Offline Cycleguy

Touring Saddles?
« Reply #6 on: February 22, 2008, 09:12:19 pm »
Text

Doug...I've tried many saddles, but never could find a comfortable one till I tryed a Brooks B-17, it felt comfortable the first time on it and it continues to get better with every ride.. Good luck with your search, I do believe your body will adjust to any good saddle if you ride it enough, they all need a breaking in period ..  PAUL :)


Offline tgpelz

Touring Saddles?
« Reply #7 on: June 03, 2008, 12:52:53 am »
Easy Seat (google it)


Tom


Offline DaveB

Touring Saddles?
« Reply #8 on: June 03, 2008, 10:56:19 am »
Saddles are about the most subjective bike part available.  One person's wonderfully comfortable saddle is another's torture rack.  That's why you get so many conflicting opinions and why there are so many designs available.  

My PERSONAL choice is the Avocet O2 40 Mens model. I have them on 7 different bikes and three more on the shelf in case they stop making them. However, you may hate them.


Offline paddleboy17

Touring Saddles?
« Reply #9 on: June 10, 2008, 01:53:50 pm »
I just got a Selle An-Atomica saddle (Watershed leather variant).  My criteum bike had a Brook Professional, and my urologist forbid me to ride on it anymore.  I find my Brook B.17 to be the most comfortable saddle I own (I also have a Brooks Conquest, similar to the Flyer only shorter and narrower).  My critereum bike requires a more aggressive position, hence I needed a saddle to allow that, and now you know why I have a Selle An-Atomica saddle.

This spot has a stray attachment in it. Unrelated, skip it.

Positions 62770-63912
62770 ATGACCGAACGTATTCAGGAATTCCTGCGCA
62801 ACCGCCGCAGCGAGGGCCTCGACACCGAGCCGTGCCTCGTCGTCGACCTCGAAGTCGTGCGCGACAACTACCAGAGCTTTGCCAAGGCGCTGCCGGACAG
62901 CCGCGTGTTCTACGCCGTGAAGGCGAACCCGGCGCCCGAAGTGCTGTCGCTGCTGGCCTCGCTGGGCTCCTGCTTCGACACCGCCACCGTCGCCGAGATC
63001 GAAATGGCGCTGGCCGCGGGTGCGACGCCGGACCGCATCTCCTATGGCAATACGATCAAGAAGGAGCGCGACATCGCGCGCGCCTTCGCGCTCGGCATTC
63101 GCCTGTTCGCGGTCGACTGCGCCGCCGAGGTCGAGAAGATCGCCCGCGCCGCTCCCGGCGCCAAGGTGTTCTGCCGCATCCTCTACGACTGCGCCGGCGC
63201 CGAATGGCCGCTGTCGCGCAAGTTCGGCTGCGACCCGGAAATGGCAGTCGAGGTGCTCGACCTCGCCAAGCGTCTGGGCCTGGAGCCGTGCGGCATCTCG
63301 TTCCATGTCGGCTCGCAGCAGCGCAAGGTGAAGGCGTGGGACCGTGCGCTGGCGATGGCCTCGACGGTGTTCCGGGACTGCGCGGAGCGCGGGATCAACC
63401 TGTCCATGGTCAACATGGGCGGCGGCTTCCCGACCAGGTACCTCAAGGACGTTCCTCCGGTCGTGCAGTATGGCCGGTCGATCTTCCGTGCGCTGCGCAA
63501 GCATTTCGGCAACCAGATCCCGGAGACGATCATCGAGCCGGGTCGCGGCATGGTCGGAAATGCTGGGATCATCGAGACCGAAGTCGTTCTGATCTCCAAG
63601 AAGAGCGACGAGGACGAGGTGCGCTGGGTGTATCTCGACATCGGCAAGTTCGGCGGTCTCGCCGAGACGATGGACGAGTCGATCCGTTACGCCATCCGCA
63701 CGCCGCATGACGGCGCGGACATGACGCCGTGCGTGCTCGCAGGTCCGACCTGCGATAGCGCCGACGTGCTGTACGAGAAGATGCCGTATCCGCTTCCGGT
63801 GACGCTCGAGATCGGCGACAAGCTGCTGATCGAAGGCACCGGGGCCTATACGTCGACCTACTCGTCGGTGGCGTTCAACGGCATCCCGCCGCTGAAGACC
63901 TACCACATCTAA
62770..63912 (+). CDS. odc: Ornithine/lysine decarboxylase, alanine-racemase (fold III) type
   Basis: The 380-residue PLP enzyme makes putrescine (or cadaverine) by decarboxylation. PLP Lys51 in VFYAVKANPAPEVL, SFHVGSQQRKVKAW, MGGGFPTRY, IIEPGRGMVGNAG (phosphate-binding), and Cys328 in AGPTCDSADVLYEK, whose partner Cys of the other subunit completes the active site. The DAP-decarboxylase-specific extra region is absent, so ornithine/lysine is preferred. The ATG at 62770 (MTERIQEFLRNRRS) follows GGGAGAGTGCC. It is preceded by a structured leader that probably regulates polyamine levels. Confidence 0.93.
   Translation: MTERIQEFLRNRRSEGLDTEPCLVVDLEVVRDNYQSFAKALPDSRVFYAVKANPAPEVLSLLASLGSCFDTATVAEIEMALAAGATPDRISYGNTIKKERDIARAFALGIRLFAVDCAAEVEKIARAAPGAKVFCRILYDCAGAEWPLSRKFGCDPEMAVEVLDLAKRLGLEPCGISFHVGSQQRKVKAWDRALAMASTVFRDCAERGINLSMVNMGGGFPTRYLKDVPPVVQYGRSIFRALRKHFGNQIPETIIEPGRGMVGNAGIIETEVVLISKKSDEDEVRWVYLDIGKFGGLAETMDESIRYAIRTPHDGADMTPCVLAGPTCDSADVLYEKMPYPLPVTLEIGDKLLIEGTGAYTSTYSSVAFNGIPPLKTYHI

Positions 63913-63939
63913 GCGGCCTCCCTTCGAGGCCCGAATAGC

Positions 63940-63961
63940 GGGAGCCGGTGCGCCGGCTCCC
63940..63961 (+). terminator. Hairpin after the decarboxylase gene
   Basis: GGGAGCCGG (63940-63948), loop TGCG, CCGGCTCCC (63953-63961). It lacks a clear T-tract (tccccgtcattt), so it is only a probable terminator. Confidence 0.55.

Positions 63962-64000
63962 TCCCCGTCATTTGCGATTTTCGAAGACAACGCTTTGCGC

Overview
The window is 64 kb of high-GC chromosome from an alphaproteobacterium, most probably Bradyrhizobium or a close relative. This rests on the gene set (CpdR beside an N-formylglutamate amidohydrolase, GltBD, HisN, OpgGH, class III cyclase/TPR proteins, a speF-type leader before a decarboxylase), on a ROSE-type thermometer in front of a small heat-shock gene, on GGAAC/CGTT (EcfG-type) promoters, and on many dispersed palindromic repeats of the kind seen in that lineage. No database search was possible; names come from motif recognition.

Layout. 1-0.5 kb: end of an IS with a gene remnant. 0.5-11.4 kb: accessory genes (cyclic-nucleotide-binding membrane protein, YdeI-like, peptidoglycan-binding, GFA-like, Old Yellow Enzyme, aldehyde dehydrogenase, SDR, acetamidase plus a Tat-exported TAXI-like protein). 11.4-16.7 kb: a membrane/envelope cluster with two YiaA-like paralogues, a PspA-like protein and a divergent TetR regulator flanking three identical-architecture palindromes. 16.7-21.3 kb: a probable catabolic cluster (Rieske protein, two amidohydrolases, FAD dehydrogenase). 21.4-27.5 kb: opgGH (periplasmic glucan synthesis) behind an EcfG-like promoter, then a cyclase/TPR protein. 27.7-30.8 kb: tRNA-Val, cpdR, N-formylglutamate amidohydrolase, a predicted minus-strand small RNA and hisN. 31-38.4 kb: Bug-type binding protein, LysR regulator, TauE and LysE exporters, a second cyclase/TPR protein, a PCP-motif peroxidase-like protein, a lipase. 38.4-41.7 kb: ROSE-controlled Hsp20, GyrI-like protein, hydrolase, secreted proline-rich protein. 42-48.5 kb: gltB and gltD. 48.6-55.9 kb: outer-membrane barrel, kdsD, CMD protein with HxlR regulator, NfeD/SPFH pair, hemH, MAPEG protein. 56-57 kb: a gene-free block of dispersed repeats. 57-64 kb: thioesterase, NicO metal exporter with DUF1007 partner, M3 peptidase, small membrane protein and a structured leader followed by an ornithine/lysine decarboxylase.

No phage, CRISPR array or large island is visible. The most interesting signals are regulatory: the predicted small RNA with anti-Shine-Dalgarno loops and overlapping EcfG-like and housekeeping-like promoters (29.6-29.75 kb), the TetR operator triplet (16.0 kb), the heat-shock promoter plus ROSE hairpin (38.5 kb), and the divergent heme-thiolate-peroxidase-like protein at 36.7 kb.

You don't really break in a Selle An-Atomica.  And you might have to reconsider your shorts as I am more aware of the seams and padding than I am with any other saddle.  But if you need a cut-out, this saddle is your only choice.  I may at some point consider one of their modified B.17s.  And of course I wait for the day when the Brook Imperial goes on sale.

Danno

Offline cara2u

Touring Saddles?
« Reply #10 on: June 18, 2008, 09:09:45 pm »
We put all of our faith in the more experienced and tried a Brooks Saddle (Flyer w/springs). This was a good choice for us. We expedited the break in period by placing wet towels over the back sit-bone area for about 30 minutes then went for a good ride. Once the leather dried we applied Brooks saddle dressing top & bottom and we were good to go.
James


Offline fr8doug

Touring Saddles?
« Reply #11 on: July 10, 2008, 02:39:30 pm »
I have heard good things about the fizic alliante.
I have used a terryfly that seems to work pretty well.


Offline dombrosk

Touring Saddles?
« Reply #12 on: July 15, 2008, 01:40:07 pm »
I've been very happy with Serfas RX saddles.  They have an open groove in the middle that does reduce numbness and soreness for me.  I find that I can easily pedal 80 plus miles on mine without discomfort.  They do make different widths... for touring I'd recommend going narrower, some of their saddles seem designed more for Sunday afternoon rides around the park.  (And I also recommend Chamois Butt'r... )